RIP Raymond Glover, Hymnal 1982 editor

As Episcopal News Service reports, church musician Raymond Glover, 89, general editor of The Hymnal 1982, died Dec. 15 in Alexandria, Virginia, and will be buried today at Virginia Theological Seminary following a funeral in the seminary chapel this morning.

Glover began his musical life as a young chorister at St. Paul’s Cathedral in Buffalo. He studied composition with Healy Willan at the University of Toronto, and earned a Masters of Sacred Music at Union Theological Seminary. He returned to Buffalo as cathedral organist and choirmaster, and on Easter Monday, 1957, he married Joyce MacDonald, who was director of Christian education at the cathedral.

Glover worked for 11 years at the cathedral in Hartford. In the 1960s he was member of what was then known as the Episcopal Church’s Standing Commission on Church Music. He also taught at Berkeley Divinity School on the Yale Campus and studied organ there with Charles Krigbaum.

Then in 1966, Glover joined Jim Litton and Gerre Hancock to found the Association of Anglican Musicians (AAM) and served as president from 1969-70.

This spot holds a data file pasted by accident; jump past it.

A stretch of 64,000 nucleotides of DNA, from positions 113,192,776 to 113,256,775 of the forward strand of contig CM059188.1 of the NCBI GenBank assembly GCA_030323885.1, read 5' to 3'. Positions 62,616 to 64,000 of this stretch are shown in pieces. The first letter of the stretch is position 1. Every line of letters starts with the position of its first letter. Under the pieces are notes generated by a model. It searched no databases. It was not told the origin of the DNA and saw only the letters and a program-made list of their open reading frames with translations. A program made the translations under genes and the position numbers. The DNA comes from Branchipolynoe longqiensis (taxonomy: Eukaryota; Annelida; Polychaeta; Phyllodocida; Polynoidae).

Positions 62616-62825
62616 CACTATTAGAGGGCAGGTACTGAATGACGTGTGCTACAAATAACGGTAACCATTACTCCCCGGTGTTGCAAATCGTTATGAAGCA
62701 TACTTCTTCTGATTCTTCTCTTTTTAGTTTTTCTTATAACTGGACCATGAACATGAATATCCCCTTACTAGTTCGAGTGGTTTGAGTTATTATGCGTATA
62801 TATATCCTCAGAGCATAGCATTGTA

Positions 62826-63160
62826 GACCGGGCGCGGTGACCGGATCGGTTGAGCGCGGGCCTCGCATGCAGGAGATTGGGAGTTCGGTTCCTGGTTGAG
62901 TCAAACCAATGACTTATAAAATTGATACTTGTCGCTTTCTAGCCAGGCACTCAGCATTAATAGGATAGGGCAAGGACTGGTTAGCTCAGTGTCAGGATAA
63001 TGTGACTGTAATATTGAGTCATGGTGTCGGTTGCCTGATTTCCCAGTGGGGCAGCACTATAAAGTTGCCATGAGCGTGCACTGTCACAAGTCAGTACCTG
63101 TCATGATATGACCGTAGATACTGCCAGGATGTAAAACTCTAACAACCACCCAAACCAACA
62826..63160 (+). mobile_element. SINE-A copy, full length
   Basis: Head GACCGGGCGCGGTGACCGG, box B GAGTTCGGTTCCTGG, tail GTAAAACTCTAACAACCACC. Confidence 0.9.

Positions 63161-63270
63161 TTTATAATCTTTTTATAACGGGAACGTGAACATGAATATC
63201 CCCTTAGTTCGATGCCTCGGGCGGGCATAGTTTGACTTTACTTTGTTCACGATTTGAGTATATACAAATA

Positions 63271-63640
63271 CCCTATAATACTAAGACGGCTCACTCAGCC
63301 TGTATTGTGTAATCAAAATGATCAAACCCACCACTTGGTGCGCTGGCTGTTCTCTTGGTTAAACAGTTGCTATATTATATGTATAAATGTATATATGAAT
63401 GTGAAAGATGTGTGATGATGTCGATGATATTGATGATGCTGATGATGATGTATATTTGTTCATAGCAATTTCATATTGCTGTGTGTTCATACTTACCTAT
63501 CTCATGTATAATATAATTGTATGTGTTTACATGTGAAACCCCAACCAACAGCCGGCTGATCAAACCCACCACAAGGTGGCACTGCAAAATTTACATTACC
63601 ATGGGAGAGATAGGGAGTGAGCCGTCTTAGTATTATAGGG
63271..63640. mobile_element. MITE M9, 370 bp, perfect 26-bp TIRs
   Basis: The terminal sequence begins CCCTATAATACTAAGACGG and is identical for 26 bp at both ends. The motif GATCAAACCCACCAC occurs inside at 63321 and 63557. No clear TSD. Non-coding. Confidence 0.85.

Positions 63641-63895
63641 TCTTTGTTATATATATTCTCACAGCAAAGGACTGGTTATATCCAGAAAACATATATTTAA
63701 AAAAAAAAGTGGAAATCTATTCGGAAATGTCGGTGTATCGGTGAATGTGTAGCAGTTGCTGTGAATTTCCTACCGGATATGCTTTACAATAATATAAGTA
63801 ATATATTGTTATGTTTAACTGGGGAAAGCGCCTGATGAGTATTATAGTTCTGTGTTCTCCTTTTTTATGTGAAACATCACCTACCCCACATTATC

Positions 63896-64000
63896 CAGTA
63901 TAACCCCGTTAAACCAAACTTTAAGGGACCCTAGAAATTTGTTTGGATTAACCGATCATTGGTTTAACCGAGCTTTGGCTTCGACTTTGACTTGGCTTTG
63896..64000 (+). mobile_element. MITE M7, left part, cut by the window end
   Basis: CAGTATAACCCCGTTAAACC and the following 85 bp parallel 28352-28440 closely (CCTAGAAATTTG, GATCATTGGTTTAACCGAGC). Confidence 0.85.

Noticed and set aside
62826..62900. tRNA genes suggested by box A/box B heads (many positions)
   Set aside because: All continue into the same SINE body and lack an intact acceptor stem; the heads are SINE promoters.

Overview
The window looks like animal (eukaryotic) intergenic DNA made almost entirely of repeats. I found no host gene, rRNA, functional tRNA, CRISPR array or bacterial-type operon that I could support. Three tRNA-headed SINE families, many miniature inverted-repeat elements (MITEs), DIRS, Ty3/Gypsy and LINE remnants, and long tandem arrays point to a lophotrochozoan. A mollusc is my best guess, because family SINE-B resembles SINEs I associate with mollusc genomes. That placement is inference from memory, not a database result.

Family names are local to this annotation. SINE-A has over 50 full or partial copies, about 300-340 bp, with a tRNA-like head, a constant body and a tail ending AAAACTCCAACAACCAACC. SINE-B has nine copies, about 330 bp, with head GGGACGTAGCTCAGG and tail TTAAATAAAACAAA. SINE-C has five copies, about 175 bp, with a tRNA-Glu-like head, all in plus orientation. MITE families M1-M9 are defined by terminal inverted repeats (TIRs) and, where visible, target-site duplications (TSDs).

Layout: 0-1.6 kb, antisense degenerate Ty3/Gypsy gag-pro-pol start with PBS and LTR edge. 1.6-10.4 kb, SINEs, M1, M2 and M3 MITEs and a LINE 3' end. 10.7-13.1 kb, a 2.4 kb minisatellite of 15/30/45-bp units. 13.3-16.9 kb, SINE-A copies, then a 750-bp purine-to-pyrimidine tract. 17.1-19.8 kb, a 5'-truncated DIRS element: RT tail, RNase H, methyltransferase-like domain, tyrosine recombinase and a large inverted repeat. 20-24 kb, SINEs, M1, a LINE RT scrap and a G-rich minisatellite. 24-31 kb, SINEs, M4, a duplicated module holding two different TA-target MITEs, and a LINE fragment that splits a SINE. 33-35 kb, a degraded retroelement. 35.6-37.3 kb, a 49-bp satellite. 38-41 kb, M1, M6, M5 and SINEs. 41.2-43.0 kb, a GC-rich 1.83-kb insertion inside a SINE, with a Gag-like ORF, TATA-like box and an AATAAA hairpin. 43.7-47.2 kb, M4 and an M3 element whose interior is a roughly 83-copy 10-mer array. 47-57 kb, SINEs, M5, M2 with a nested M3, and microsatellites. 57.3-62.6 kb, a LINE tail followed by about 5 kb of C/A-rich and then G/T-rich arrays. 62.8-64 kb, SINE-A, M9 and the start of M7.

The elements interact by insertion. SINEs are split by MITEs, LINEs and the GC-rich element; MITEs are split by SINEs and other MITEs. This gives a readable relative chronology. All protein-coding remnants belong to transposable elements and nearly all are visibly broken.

John Shelby Spong, rector of St. Paul’s in Richmond, Virginia (later bishop of Newark) called Glover to become director of music. During his time there, Glover oversaw the building of new choirs, music and arts programs and a new organ. He was appointed to edit the new hymnal of the Episcopal Church in 1980

The Hymnal 1982 was dedicated at Washington National Cathedral in 1985, and Glover went on to edit a four-volume companion to this landmark hymnal.

In 1986, he was granted an honorary doctorate from Virginia Theological Seminary (VTS), where he later joined the faculty as professor of music and organist. With Marilyn Keiser and Carol Doran he was instrumental in the development of the Program for Musicians Serving in Small Congregations.

May he rest in peace.

One comment

  1. Is 1982 still the standard hymnal for St. John’s Abbey? I hope Raymond Glover appreciated that ecumenical endorsement. It’s a good book. May he indeed rest in peace.

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